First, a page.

Read the traffic signs
TT Club's Laurence Jones explains how simple traffic management procedures can reduce incidents
Perhaps unsurprisingly, in the busy ‘industrial’ port environment, 85% of the cost of major injuries and fatalities are caused by the use of vehicles and heavy equipment. Of this, trucks and cars are involved in an alarming 30% – colliding with each other or fixed objects, overturning or hitting pedestrians.
A further 23% of the injuries are caused through the use of lift trucks (reachstackers, forklifts and so on), again striking pedestrians directly or through dropping loads onto people, in addition to them overturning. Similar incidents arise in straddle carrier operations, amounting to 13% in TT Club’s analysis of the causes of insurance claims. Cranes (RTGs, RMGs and so on) contribute 19%, mainly resulting from loads being dropped onto vehicles or pedestrians. In addition to these equipment related claims, the traditional trips, slips and falls amount to 13% of the value of claims.
The galling truth is that the vast majority of these incidents are caused by human error and most are preventable by changed practices. Aside from the often tragic human consequences, these incidents are resource-heavy as management becomes necessarily involved in the substantial emotional, relational and reputational aspects of safety failings, let alone the potential for litigation and large settlements to the victims or their estates.
Detailed analysis of the incidents has repeatedly identified that focusing loss prevention on four specific issues substantially mitigates the risks. Needless to say technology can assist further, but dealing effectively with simple traffic management procedures, which cost disproportionately little, will save lives.
First, implementing one-way traffic flows reduces collisions dramatically. The immediate perception may be that this will compromise productivity, but most facilities have found that not only do accidents reduce but productivity increases.
Second, reducing the number of third party or non-handling vehicles and pedestrians allowed into the terminal yard immediately minimises incidents. It is strongly recommended that private vehicles are totally banned and that company vehicles have high visibility strips or colour and/or flashing lights. Equally, pedestrians should not be allowed on the terminal at any time; terminal staff and any other personnel should be transported in company vehicles. Procedures should also be adopted to limit the need for personnel in an operational yard. Ships’ crew must not be allowed to walk through the terminal; segregated access way or a dedicated vehicle/bus should be provided for personnel access to and from the ship. Further, security personnel should not be positioned on foot in the terminal; CCTV’s should be utilised and security personnel located in a control room.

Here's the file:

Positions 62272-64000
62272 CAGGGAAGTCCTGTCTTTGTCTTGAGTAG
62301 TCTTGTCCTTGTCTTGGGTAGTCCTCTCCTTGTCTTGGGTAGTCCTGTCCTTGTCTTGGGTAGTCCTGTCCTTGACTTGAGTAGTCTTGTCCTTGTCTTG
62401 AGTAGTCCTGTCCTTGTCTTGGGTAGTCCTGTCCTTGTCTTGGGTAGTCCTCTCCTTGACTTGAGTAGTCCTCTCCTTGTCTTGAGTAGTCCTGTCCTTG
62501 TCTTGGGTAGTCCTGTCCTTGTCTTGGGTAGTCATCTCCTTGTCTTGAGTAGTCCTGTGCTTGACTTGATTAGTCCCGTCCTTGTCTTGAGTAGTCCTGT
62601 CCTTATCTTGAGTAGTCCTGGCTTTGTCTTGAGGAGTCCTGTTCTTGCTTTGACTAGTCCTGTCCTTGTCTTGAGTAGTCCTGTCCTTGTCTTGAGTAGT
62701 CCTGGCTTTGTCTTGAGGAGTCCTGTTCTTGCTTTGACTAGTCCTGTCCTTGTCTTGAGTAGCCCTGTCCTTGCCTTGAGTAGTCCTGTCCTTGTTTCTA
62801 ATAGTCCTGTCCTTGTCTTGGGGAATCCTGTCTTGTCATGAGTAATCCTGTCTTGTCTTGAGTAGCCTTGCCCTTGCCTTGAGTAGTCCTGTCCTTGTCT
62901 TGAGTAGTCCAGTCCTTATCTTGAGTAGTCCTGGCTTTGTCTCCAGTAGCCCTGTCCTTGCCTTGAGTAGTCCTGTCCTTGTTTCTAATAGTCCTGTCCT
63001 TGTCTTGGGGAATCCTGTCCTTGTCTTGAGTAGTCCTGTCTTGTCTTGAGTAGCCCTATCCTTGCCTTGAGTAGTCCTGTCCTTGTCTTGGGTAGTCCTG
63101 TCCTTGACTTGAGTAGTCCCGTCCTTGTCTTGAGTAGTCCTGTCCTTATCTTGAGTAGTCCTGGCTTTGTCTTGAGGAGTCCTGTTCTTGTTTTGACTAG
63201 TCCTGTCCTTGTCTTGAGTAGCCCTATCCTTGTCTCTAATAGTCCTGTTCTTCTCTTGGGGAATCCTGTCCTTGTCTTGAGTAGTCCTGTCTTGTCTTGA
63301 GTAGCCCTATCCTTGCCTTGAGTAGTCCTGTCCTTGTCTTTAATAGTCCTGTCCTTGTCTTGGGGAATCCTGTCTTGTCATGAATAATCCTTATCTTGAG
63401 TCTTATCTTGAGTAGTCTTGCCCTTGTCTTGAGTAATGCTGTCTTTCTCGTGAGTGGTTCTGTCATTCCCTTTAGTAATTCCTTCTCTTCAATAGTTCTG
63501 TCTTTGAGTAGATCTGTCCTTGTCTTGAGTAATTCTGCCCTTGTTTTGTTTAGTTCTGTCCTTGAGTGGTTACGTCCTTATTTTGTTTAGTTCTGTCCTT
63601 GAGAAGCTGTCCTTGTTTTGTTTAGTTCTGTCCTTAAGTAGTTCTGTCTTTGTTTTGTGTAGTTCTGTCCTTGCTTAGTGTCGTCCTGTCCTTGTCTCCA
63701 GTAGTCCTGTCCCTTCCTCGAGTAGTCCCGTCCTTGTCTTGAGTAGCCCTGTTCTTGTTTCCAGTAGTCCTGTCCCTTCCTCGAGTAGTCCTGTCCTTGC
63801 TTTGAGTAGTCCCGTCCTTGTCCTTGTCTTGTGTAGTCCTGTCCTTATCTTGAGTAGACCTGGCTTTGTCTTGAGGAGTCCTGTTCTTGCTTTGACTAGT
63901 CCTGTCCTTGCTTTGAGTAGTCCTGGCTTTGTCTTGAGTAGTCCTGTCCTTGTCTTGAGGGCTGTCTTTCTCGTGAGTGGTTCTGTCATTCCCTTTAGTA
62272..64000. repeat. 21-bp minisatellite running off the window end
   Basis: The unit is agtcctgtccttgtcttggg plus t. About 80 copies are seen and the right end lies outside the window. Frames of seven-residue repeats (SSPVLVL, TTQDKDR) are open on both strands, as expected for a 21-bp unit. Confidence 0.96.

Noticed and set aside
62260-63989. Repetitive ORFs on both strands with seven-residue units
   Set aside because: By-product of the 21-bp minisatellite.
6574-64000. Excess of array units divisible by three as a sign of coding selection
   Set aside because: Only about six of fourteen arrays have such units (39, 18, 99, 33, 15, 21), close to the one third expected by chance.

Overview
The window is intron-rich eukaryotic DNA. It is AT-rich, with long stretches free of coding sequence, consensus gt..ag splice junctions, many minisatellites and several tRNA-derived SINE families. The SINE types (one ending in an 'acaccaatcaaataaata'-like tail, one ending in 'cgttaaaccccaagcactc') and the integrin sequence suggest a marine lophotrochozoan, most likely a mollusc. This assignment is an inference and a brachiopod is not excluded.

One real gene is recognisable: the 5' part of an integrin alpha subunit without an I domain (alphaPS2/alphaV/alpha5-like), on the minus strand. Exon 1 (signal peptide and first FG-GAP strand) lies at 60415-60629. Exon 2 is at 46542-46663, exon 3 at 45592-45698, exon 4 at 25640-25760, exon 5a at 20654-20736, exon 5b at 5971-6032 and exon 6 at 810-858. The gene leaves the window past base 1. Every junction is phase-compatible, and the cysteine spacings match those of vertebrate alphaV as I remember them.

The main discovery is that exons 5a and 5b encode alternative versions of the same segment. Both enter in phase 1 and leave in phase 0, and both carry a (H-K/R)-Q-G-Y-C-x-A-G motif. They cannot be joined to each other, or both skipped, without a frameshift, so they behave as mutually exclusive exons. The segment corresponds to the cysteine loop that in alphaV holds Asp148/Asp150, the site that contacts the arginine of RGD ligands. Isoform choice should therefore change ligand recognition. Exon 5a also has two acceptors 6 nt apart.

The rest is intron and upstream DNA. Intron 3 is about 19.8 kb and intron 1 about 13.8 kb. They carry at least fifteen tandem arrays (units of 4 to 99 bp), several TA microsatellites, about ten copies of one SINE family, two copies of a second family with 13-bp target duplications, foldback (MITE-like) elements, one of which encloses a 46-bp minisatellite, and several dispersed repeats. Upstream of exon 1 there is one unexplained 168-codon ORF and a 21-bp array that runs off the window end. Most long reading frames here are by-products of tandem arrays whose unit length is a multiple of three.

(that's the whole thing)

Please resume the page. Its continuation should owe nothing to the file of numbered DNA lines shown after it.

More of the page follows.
Third, as the majority of serious injuries in a terminal facility are incurred by external truckers - often because they do not know about or fail to follow, safety procedures - a site induction procedure should be provided to anyone entering the terminal. Ideally, face-to-face training should be provided for all external truckers, similar to the training given to terminal staff. Truckers can then be given photo identity stating the date he was inducted and a period of validity. Access to the terminal without this card would then be impossible and refresher training can be provided as appropriate. As an alternative, web-based inductions are becoming popular and can include tests and appropriate validations.
Fourth, within container terminals, it is generally recommended that truckers do not alight from their cab anywhere within the terminal stacking yard where cranes, straddle carriers or lift trucks are operating. However, truckers need to alight to lock and unlock the trailer/chassis twistlocks, so the facility should provide an appropriate safe area within its perimeter, but away from the operational yard, where only external trucks are allowed to stop briefly for this purpose.
All procedures must be enforced consistently in order to maintain a strong defensible position.
While incidents often result from human error, their volume is determined by how well safety systems and procedures are implemented. Basically this is reflective of the culture of an organisation and controlled by management. However, improving safety is multifaceted and needs to recognise that humans are prone to make mistakes. No amount of training will eliminate all errors. Hence, the long term aim should be to identify safer procedures and to re-design the terminal or to include new technology solutions to reduce the reliance on training.
Laurence Jones is risk assessment director at the TT Club.
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